Data breaches everywhere with 2.3 billion records breached worldwide in February 2021 and the grand total of 539 breaches to the Australian Information Commissioner between July – December 2020. A lack of credibility in the Australian mandatory data breach notification scheme.

March 7, 2021

It governance has provided its list of data breaches and cyber attacks in February 2021, estimating that 2.3 billion records were breached. The cyber attacks range from the relatively modest in number, with 208 records of the Watermark Retirement Communities residents across 10 states being affected, to the catastrophically large attack, involving millions of user records of Raychat being destroyed and the records of 102 million consumers of two mobile operators in Brazil.  There were also other significant data breaches, including 400 million records of a delivery company, Bykea, being leaked in Pakistan and Australia’s Oxfam discovered that its database of 1.7 million records were being offered for sale on a hacker forum. The humiliating Oxfam data breach required it to issue the now all too familiar sort of candid post of where matters are at on 1 March 2021 which Read the rest of this entry »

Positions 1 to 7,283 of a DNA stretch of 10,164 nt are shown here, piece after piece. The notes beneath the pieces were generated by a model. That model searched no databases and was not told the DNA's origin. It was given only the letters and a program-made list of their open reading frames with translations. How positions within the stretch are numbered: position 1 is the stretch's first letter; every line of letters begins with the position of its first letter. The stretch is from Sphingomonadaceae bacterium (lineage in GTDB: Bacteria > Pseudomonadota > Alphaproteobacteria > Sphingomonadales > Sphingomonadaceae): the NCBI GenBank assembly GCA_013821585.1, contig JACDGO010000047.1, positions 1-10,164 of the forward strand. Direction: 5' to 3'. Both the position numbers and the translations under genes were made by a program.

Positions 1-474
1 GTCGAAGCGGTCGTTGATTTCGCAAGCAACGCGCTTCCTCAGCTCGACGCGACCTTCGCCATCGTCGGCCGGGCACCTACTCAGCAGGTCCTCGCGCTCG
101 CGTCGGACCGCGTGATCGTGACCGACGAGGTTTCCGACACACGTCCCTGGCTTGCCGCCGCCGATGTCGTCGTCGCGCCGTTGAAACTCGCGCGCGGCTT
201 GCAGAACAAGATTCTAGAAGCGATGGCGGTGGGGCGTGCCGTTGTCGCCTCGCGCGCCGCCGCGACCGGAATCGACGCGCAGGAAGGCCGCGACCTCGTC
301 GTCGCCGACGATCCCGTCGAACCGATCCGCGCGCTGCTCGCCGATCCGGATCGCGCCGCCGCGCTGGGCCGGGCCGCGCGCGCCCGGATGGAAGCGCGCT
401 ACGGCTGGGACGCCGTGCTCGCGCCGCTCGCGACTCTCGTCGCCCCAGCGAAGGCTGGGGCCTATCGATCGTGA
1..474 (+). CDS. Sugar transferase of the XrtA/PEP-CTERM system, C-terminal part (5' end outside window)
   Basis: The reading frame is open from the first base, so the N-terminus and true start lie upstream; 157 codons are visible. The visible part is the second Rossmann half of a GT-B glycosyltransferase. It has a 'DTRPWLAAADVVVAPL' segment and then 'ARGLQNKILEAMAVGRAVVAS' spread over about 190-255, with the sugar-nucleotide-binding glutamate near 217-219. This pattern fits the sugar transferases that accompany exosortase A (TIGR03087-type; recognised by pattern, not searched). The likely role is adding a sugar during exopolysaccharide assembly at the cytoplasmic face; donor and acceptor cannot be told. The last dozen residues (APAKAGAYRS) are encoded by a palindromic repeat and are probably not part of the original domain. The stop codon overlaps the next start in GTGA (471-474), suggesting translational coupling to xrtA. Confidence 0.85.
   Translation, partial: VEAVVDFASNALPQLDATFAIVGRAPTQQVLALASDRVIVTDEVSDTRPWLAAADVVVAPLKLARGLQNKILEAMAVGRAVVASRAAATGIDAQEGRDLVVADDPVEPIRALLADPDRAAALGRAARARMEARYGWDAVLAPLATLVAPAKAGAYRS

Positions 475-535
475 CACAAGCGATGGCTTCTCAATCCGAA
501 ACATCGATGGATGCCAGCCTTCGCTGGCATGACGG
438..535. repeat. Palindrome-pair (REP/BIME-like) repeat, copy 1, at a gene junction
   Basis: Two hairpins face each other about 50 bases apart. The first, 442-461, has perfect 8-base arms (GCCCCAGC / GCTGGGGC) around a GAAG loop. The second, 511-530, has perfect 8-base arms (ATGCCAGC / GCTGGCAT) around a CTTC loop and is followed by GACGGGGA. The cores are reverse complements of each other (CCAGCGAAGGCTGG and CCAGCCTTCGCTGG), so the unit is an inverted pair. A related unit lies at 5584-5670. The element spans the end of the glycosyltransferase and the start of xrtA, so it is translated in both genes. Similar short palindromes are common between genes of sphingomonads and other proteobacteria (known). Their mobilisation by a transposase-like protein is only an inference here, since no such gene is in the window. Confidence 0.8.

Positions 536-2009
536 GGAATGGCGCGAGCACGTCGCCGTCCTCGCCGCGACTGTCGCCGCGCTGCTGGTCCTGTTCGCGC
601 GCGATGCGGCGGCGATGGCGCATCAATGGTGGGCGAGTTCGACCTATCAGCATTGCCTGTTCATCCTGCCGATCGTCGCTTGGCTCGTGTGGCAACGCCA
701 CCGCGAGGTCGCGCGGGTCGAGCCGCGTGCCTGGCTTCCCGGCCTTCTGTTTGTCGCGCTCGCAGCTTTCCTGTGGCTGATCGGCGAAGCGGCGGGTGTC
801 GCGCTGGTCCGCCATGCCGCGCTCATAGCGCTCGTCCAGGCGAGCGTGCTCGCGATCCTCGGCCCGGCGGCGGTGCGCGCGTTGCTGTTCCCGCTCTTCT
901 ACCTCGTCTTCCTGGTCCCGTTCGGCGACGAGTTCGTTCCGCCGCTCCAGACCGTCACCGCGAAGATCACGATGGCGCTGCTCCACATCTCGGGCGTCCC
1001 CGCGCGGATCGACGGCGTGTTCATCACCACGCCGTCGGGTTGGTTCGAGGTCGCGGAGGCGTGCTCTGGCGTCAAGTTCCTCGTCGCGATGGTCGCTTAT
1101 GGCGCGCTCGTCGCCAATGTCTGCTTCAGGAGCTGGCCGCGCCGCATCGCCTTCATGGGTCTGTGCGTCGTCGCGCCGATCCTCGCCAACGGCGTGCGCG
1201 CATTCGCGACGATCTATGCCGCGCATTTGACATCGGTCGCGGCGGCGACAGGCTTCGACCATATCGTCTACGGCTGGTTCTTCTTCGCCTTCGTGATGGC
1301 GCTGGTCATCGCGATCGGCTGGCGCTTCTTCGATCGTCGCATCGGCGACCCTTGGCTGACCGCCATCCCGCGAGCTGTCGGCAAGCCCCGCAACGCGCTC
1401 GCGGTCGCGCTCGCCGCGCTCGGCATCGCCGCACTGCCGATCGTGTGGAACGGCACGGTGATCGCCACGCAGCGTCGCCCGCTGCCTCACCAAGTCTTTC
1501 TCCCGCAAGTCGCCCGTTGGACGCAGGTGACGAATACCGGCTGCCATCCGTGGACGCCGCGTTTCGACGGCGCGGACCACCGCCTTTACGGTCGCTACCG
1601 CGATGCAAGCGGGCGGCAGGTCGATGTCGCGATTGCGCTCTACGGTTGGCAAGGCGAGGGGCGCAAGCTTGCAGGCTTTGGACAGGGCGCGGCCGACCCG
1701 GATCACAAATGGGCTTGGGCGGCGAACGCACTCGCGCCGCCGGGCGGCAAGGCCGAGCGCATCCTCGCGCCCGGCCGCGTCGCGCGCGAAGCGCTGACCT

On Line Safety Bill 2021 introduced and speeding through the Parliamentary process with some concerns about haste and possible unintended consequences

March 4, 2021

The Online Safety Bill 2021, was introduced into Parliament on 24 February 2021. The Minister’s Second Reading Speech is found here.  It will, if passed, replace the Enhancing Online Safety Act 2015 through the enactment of the Online Safety (Transitional Provisions and Consequential Amendments) Bill 2021.

It is legislation that is relevant who practice defamation and privacy law.